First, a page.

I was very satisfied with this volume in the series overall, and would be inclined to pick up other titles in the same series that would be of interest to me, as I have now read two of them by different authors and both were quite good. Recommended.

Sunday, December 15, 2013

Book Review - War For the Throne

I have finished a number of medieval history books over the past few weeks. The first of the three was War For the Throne; The Battle of Shrewsbury 1403, by John Barratt (Pen and Sword, 2010). The subtitle is a little misleading, as it seems to be for the Campaign Chronicles series in general.

As the series title would indicate, the book is about more than the battle of Shrewsbury itself, and indeed about way more than even the campaign culminating in the battle. It is really a short history of the entire period in which this campaign and battle is a part. It begins with a brief overview of the reign of Richard II, continues into Henry Bolingbroke's coup of 1399, and his subsequent murder of Richard II and ascension to the throne as Henry IV. In a brief book of only 128 pages, this "Background" section goes all the way through page 56, or almost half the book.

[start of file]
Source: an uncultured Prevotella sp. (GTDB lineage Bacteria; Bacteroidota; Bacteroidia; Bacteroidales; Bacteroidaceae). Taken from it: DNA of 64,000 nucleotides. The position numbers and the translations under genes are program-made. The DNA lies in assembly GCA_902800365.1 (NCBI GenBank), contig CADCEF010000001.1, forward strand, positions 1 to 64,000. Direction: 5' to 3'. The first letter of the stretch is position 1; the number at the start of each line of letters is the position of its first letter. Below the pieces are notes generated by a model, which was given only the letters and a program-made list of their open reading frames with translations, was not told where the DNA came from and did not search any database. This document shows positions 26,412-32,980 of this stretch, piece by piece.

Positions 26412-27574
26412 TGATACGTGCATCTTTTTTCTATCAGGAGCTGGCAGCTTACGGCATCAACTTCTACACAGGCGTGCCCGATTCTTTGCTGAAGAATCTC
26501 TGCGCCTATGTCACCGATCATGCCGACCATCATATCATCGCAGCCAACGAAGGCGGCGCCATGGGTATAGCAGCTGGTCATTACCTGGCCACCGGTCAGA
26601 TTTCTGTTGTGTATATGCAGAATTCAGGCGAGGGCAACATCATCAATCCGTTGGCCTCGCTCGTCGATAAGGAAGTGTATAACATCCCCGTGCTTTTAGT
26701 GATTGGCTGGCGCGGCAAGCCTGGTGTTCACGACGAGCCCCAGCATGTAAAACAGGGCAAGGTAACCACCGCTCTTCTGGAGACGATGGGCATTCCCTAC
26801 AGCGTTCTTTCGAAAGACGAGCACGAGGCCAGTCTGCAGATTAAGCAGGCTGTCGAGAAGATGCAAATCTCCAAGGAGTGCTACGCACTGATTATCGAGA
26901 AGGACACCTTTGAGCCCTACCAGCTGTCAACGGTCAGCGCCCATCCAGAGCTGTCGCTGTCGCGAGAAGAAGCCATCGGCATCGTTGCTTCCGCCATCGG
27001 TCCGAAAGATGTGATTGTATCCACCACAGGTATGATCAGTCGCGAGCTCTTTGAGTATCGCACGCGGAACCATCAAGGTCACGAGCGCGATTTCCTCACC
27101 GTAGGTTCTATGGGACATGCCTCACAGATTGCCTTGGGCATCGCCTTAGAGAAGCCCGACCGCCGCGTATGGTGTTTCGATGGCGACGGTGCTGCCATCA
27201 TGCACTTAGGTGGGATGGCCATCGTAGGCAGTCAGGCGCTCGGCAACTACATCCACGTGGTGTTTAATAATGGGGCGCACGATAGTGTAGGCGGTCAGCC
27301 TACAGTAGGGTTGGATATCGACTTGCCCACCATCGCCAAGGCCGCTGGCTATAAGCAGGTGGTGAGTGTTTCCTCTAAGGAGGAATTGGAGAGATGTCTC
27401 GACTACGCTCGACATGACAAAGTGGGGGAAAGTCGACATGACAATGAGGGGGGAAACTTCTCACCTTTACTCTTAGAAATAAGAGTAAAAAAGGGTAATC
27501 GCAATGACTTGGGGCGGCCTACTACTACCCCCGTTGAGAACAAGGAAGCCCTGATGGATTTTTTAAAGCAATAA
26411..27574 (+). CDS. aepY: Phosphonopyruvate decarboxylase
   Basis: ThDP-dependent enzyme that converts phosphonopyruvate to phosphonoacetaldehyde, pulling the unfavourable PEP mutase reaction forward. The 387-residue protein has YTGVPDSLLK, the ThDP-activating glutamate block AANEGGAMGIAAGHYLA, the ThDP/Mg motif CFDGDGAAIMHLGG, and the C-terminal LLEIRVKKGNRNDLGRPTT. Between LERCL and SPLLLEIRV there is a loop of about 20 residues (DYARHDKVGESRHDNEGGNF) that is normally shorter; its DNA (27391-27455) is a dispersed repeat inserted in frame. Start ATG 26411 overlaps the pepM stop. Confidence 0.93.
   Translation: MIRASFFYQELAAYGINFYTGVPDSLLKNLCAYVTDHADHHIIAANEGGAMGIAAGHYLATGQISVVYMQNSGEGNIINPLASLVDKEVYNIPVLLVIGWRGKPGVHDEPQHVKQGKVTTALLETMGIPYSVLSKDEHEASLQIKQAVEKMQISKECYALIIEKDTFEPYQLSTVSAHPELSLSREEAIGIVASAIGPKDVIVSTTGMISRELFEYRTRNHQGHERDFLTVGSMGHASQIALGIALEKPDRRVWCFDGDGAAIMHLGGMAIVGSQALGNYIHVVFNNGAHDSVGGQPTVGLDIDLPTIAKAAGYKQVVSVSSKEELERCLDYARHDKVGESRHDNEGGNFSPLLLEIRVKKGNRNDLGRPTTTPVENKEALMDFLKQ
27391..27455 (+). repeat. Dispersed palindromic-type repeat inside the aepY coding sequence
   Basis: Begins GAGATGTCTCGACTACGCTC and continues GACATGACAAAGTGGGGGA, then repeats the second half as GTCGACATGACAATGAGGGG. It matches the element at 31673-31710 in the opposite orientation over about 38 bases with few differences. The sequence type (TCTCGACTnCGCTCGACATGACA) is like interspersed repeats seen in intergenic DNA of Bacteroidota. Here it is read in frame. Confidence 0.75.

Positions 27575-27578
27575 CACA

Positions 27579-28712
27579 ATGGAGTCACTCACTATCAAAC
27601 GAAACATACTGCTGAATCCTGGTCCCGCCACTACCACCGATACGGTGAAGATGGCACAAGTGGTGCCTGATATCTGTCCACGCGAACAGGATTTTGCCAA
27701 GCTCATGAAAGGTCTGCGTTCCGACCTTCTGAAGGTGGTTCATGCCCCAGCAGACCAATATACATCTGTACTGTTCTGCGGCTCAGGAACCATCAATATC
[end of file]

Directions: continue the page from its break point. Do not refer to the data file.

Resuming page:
The campaign itself, and Henry "Hotspur" Percy's rebellion, is set in the context of events in Wales and the Scottish marches, which are described in detail. Prince Henry (later Henry V) has his exploits covered as well. Lots of Henrys...There is more about Owain Glyn Dwr's Welsh rebellion than anything else. Shrewsbury itself takes a mere 12 pages, but given the lack of details on most medieval battles, this is to be expected.

Overall, this was a quick and informative read on a period that I did not know a whole lot about. As my  first reading of a book in this series, I expected a more narrow focus on the events of the title, but in retrospect I am glad that the book covered what it did. In the future I will have a better idea what to expect. If you are looking for a book on this battle and campaign in a narrower focus, you are likely to be disappointed. If you are content with a brief but effective overview of an 8-10 year period, then you will find this book worthwhile, as did I.

Tuesday, December 10, 2013

It's Beginning to Look Too Much Like Christmas

Beautiful view out my office window (at home)